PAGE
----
This was just too good to pass up. We have been talking about this stuff all along and then came this. We have said don't wait. The age of "The Lone Genius" architect is gone we are now in the era of the united team , go out and work for a famous architect and most importantly Rem Koolhaas has wings. Well this just confirms it. If you can't take if from us take it from Icon:
Is it just us or is the young architect a very different beast these days? For the first time, "young" actually means young, but "architect" may no longer mean architect. This is our list of the most significant rising practices. Like all list stories, you'll disagree with some of it, but that's half the fun.
The first thing to mention is that the "young architect" is definitely younger than he or she used to be. We borrowed the convention of using 40 as our cut-off point, but at least half of the people on this list are 35 or under - and one of them is a 33-year-old overseeing a practice with 75 staff. Have we moved from the architect of promise to the upstart with power?
Secondly, the school of thought that architects need to build things to make their presence felt is losing currency. There are a few on the list who reflect that - these are the strategists and networkers who challenge legislation and foment debate.
Interestingly, of those who do build, by far the most successful in business terms are the practices who were nurtured by Rem Koolhaas at OMA. Theirs is a world of seismic competition wins and huge staff counts.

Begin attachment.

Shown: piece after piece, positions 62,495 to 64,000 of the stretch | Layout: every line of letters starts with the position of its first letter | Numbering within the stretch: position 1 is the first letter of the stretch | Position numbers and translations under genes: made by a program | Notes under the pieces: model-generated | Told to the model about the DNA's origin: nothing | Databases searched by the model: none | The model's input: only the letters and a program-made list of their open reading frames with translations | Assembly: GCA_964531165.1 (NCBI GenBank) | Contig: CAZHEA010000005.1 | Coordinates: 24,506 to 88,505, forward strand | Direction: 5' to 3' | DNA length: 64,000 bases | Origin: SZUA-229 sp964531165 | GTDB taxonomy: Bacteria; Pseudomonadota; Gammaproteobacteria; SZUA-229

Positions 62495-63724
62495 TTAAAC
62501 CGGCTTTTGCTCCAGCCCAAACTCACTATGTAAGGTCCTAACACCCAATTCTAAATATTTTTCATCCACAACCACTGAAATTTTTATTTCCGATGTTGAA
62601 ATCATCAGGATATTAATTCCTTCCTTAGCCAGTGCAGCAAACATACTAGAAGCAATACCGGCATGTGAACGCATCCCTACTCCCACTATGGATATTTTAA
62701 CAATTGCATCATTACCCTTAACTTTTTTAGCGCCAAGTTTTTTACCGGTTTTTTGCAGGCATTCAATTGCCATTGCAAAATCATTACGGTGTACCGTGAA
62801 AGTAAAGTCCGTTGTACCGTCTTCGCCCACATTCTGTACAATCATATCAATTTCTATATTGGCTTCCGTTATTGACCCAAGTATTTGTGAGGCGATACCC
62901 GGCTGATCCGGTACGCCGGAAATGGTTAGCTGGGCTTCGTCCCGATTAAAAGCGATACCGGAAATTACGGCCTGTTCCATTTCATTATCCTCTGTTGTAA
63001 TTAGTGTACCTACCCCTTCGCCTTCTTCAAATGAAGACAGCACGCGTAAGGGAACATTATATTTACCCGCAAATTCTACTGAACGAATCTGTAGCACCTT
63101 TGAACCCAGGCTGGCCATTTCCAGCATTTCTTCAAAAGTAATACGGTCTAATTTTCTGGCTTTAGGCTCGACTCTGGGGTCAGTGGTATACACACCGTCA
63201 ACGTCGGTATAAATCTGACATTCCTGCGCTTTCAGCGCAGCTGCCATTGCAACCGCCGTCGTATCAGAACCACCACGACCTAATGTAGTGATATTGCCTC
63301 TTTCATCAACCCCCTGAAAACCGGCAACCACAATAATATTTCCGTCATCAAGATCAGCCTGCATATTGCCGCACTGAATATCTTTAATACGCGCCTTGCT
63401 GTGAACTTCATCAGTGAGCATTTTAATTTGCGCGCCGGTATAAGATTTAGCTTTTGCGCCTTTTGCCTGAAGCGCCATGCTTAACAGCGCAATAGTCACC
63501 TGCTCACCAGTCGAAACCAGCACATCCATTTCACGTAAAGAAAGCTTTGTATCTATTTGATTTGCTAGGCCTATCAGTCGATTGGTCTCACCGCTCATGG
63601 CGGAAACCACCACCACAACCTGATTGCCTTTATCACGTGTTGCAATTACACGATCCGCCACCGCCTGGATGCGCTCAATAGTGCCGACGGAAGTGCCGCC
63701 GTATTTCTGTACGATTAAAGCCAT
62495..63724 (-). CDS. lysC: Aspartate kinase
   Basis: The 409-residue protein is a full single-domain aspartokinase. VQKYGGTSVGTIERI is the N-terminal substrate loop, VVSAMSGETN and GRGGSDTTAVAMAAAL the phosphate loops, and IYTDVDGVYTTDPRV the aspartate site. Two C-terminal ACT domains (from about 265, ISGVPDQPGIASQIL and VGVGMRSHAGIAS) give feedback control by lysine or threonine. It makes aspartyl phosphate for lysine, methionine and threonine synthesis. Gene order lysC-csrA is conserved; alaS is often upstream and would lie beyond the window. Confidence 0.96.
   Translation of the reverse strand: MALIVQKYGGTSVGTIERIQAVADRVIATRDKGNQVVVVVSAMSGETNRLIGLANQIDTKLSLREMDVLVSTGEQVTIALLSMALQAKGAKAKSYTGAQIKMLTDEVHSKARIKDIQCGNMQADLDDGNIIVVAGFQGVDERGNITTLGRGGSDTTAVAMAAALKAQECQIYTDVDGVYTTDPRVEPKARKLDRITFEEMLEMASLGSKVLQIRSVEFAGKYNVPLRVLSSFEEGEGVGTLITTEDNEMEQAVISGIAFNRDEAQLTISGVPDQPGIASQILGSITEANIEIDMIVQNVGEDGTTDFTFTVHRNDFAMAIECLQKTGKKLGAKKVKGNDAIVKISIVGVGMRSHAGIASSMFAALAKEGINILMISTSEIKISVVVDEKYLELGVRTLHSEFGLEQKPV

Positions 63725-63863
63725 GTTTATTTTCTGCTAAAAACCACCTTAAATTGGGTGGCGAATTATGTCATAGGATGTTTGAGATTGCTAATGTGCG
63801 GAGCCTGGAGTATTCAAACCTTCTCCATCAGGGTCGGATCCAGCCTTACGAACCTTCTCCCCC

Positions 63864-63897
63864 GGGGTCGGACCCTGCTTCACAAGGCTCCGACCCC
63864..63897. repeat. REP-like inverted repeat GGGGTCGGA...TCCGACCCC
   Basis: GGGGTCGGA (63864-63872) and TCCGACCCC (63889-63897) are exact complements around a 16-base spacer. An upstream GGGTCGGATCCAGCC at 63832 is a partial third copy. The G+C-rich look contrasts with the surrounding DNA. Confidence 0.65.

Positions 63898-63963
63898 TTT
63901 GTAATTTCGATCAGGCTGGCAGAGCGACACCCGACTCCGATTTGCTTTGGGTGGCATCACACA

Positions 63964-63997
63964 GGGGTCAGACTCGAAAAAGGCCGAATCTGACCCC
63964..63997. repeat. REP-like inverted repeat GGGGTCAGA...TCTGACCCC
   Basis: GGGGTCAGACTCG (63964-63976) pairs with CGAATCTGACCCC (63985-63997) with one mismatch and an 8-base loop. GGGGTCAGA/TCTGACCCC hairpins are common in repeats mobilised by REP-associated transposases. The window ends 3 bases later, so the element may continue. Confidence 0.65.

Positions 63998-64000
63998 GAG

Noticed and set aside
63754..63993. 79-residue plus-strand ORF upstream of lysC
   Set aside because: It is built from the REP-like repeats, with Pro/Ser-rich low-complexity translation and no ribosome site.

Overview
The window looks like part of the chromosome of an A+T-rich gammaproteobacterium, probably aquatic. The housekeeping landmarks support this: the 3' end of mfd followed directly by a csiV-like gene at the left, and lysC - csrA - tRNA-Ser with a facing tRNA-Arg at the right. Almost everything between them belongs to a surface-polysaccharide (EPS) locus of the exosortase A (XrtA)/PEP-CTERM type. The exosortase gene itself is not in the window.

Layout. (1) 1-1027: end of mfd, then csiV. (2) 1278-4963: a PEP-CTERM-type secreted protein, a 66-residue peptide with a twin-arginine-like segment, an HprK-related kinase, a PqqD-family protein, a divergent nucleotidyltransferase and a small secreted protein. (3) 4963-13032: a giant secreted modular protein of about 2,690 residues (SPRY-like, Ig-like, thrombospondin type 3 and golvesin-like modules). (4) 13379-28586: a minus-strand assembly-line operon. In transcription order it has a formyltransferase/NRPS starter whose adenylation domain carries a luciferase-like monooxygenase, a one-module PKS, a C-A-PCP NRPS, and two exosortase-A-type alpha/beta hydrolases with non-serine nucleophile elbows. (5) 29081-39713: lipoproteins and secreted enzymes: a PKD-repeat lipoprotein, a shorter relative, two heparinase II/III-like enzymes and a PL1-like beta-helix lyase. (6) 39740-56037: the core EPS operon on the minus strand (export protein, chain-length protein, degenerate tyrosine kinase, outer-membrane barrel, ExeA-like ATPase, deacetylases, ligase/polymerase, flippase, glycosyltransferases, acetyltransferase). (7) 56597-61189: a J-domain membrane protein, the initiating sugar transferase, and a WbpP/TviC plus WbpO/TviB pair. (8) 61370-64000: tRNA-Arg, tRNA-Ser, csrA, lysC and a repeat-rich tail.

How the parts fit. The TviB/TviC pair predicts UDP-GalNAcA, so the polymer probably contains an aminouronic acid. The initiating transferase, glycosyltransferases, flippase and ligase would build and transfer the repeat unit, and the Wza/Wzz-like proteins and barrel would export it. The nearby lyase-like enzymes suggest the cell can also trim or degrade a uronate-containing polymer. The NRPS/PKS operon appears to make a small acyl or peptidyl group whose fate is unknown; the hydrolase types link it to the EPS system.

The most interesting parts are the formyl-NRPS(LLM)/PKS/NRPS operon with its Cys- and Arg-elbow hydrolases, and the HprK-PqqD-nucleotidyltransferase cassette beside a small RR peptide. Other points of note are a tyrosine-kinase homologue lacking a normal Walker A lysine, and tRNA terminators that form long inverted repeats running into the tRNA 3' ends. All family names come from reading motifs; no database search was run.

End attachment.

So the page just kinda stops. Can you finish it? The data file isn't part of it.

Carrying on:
But where's all the rebellion? There's little sense here of a generation reacting against the ideology of its elders - Perhaps that's simply because we live in apolitical times. In fact, there are few signs of a coherent generation at all, although there are definite camps: the Children of Rem, the quiet but extremely sophisticated disciples of Zumthor and SANAA, the tower builders and the open network activists.
This is a global list in more ways than one. You'll find three Americans, two Japanese, two Chinese, a Chilean, and Indian and a bunch of Europeans. But increasingly these practices are international anyway, undermining notions of national architecture - more important (a crucible these days) are the practices they meet at. Having said that, you'd think a British magazine might put more British architects on the list. But then, the key thing that is giving all these youngsters their big break is the culture of open architecture competitions - and that's something this country desperately needs.
from Icon Magazine
original title - 20 Essential Young Architects -